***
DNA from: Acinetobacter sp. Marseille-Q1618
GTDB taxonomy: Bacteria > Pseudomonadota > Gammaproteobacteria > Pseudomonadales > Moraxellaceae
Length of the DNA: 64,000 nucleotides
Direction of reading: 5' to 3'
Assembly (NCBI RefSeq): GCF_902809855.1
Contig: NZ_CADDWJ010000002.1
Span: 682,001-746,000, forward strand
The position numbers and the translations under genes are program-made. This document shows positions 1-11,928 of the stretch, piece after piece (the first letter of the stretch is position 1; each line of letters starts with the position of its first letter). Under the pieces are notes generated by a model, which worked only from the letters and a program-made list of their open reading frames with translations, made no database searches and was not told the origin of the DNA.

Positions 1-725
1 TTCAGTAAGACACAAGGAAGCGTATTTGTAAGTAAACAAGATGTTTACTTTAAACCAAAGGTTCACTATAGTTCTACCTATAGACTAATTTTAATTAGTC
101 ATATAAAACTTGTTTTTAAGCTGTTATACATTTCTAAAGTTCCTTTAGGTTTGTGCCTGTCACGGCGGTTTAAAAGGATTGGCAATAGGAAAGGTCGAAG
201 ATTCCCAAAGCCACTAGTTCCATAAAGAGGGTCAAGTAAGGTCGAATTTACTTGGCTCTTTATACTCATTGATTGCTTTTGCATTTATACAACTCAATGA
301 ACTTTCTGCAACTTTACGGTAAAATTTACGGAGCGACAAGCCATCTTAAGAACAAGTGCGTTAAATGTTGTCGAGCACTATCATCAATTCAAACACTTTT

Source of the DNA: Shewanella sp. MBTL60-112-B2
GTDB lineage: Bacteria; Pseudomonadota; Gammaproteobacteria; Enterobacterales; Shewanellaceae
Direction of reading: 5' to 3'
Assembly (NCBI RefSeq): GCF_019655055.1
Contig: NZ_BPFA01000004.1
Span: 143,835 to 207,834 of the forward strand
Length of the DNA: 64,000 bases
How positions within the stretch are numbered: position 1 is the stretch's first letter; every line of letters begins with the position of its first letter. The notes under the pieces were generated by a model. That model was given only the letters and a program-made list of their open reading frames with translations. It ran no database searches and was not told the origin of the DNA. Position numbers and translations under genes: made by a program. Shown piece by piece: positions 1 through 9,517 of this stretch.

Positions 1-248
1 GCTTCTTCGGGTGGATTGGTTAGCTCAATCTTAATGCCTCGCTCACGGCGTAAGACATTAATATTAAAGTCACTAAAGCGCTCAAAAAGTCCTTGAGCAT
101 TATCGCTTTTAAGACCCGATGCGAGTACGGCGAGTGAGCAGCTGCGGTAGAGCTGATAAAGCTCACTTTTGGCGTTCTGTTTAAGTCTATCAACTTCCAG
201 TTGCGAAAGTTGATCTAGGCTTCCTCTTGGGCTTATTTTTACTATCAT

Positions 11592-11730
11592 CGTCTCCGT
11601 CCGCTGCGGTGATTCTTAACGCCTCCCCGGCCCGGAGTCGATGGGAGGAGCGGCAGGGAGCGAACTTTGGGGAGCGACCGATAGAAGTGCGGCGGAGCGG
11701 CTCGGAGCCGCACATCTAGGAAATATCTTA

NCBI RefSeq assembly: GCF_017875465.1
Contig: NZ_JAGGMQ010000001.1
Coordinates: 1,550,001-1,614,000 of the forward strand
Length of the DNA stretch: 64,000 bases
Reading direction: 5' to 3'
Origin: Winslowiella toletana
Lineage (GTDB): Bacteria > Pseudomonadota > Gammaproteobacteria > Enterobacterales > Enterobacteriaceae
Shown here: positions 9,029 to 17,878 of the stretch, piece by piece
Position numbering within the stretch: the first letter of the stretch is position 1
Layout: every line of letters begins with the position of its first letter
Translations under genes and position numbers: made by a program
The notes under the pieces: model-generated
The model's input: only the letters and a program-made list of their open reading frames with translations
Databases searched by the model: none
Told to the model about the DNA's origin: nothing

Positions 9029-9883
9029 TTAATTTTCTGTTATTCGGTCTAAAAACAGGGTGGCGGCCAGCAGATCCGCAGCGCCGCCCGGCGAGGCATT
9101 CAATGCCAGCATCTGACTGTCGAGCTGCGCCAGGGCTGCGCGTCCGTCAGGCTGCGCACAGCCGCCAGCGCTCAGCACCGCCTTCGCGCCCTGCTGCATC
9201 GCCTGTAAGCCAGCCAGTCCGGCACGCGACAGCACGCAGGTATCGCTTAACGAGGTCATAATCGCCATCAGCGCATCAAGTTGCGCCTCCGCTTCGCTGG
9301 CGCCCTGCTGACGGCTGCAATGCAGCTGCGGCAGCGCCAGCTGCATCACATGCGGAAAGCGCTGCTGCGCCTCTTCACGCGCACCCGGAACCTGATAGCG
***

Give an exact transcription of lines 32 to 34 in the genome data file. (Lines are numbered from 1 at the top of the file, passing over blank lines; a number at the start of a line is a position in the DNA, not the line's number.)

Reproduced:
Coordinates: 1,550,001-1,614,000 of the forward strand
Length of the DNA stretch: 64,000 bases
Reading direction: 5' to 3'